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1.2 Limitation of the extension of an employment relationship beyond the regular retirement age limit

 

Upon the reference of the Regional Employment Court [Landesarbeitsgericht, LAG] of Bremen for a preliminary ruling, the ECJ ruled on 28 February 2018 (docket No.: C‑46/17) that Sec. 41 sentence 3 German Social Code Book VI [Sozialgesetzbuch VI, SGB VI] does not violate the prohibition of age discrimination (Council Directive 2000/78/EC) or the framework agreement on fixed-term employment agreements (Annex to Council Directive 1999/70/EC).

The claimant was employed with the City of Bremen as a teacher and applied before reaching the regular retirement age for further employment beyond this limit. The City of Bremen initially declared its agreement to a fixed-term extension of the employment relationship. When the claimant demanded an extension of this fixed-term period, the City refused and the claimant took legal action, arguing that the limitation of the extension of the employment relationship violated Union law. The LAG Bremen put the question to the ECJ for a preliminary ruling.

Sec. 41 sentence 3 SGB VI enables the parties to an employment agreement, without further prerequisites and without time limitation, to postpone the time of the end of the employment relationship (if need be also several times). The Court of Justice does not understand this regulation as a discrimination of those people who have not yet reached retirement age, since the provision regulates an exception to the principle of the automatic end of the employment agreement upon reaching the regular retirement age and both contractual parties must consent thereto. An employee who reaches the regular age to draw the state retirement pension also differs from other employees in that he is socially secured and generally does not have the alternative of an unlimited contract. Moreover, it is ensured that he is further employed at the original conditions and retains his claim to a retirement pension. Ultimately, according to the Court of Justice, the limited extension of the employment relationship has to be seen just as a contractual postponement of the originally agreed retirement age.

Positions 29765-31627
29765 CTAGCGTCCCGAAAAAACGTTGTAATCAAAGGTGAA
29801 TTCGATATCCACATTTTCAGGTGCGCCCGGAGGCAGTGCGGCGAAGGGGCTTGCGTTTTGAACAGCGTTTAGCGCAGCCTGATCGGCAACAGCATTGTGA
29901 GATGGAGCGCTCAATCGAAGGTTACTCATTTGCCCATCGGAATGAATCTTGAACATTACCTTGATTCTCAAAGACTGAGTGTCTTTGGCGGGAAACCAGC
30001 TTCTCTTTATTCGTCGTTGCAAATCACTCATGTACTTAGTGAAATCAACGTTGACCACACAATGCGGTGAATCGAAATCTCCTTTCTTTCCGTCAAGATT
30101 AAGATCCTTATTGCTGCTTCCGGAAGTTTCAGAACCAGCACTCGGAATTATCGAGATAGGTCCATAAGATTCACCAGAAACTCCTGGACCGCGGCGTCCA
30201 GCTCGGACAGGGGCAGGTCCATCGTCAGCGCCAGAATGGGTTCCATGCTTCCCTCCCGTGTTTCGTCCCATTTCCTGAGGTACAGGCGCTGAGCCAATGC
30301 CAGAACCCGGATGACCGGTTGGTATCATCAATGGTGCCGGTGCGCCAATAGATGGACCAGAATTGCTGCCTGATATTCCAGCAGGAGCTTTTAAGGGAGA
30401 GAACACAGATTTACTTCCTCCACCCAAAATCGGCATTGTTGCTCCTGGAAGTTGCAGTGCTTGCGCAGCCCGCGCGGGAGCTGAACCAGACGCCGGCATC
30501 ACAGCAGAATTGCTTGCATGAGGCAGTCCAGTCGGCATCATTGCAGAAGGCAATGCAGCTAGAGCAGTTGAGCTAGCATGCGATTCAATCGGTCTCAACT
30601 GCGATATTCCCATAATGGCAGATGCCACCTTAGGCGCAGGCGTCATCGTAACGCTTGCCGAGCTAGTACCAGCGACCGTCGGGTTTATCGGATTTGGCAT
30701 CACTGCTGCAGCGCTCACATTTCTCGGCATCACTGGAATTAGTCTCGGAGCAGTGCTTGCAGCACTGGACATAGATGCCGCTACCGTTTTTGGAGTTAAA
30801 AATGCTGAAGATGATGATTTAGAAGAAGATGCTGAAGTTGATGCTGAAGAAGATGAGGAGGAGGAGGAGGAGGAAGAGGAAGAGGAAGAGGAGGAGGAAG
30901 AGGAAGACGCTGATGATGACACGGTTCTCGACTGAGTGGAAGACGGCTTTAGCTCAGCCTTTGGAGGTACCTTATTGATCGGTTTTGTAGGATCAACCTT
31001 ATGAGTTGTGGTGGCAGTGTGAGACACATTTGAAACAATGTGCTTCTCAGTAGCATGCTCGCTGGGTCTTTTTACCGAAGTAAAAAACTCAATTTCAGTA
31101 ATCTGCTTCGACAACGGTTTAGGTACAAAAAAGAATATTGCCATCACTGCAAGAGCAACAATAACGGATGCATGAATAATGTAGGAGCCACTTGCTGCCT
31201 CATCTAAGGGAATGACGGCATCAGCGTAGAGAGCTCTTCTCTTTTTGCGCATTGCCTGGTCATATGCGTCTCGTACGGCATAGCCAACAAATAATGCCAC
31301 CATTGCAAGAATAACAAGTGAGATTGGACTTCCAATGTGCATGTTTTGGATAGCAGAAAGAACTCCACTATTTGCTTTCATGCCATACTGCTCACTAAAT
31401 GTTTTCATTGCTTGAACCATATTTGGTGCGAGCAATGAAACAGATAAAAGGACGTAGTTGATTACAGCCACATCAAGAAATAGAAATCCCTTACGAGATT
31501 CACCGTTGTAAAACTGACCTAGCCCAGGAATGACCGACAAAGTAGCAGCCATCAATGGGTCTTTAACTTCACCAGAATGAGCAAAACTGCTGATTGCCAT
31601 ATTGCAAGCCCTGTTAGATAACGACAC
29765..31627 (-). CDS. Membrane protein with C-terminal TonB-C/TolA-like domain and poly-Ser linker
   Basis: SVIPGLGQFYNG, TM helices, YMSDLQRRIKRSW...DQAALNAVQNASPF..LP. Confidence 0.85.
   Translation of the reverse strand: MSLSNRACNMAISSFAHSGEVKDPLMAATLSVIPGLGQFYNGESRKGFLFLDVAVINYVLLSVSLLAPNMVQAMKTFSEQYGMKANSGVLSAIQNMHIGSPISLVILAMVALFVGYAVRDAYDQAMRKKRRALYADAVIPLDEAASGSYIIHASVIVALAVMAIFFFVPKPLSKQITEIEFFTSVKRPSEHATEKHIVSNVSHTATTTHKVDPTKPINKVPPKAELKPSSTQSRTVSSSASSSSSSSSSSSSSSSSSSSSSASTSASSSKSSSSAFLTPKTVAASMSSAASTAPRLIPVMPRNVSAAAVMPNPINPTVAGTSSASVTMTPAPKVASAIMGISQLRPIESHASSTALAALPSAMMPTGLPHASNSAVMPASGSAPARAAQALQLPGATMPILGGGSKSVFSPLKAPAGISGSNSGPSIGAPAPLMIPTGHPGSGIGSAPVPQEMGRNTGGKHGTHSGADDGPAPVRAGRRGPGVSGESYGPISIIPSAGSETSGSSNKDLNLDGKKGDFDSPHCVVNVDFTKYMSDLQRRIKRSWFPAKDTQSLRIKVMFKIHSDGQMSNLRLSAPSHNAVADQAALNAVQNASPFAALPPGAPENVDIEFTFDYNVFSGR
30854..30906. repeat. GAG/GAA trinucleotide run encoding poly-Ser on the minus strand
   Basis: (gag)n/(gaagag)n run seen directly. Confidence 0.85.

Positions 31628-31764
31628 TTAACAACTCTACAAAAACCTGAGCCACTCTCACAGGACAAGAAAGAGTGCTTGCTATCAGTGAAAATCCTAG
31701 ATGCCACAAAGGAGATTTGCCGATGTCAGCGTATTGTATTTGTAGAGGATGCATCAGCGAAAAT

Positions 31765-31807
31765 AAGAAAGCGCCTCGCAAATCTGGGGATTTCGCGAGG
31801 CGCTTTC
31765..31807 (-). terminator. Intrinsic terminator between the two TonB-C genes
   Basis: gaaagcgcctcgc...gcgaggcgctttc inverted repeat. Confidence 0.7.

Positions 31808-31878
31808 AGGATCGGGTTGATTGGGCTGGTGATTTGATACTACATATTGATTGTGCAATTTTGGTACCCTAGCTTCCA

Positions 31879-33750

The provision of Sec. 41 sentence 3 SGB VI will doubtlessly gain in practical relevance, as demographic changes and lower pension rates will increasingly lead to employees working beyond the regular retirement age. It remains to be seen whether the reform of fixed-term employment law envisaged in the Coalition Agreement will also intensify this situation in this connection.

Dr. Alexander Willemsen

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1.3 Fulfilment of the compulsory quota protects against discrimination actions brought by severely disabled candidates

 

The BAG (judgement of 28 September 2017, docket No. 8 AZR 492/16) had to decide on whether a severely disabled claimant was entitled to compensation pursuant to Sec. 15 para. 2 German General Non-Discrimination Act [Allgemeines Gleichbehandlungsgesetz, AGG] on grounds a discrimination due to disability. The defendant, which did not fulfil the compulsory quota for employing severely disabled employees (Sec. 154 SGB IX new version) decided in favour of another candidate with the agreement of its representative of the severely disabled employees after conducting hiring proceedings. The claimant felt discriminated against, since was had not been informed without undue delay pursuant to Sec. 164 para. 1 sentence 9 SGB IX new version of the grounds for his rejection

The claim was unsuccessful in the last instance. The BAG established the non-fulfilment of the requirements for applying Sec. 164 para. 1 sentence 9 SGB IX new version, pursuant to which, in cases where a severely disabled candidate is turned down, he must be notified without undue delay about the reasons for his rejection under specific circumstances. Such a duty to give reasons for the rejection only existed if both relevant prerequisites of Sec. 164 para. 1 sentence 7 SGB IX new version were simultaneously fulfilled. The fulfilment of just one requirement did not suffice. If the representative of the severely disabled employees consents to the hiring of another candidate or if the statutory employment quota for severely disabled persons is met, no obligation to give reasons for the rejection arises. In this case, lacking any violation of the procedural provisions of Sec. 164 para. 1 SGB IX, no indication of a discrimination within the meaning of Sec. 22 AGG could be affirmed either.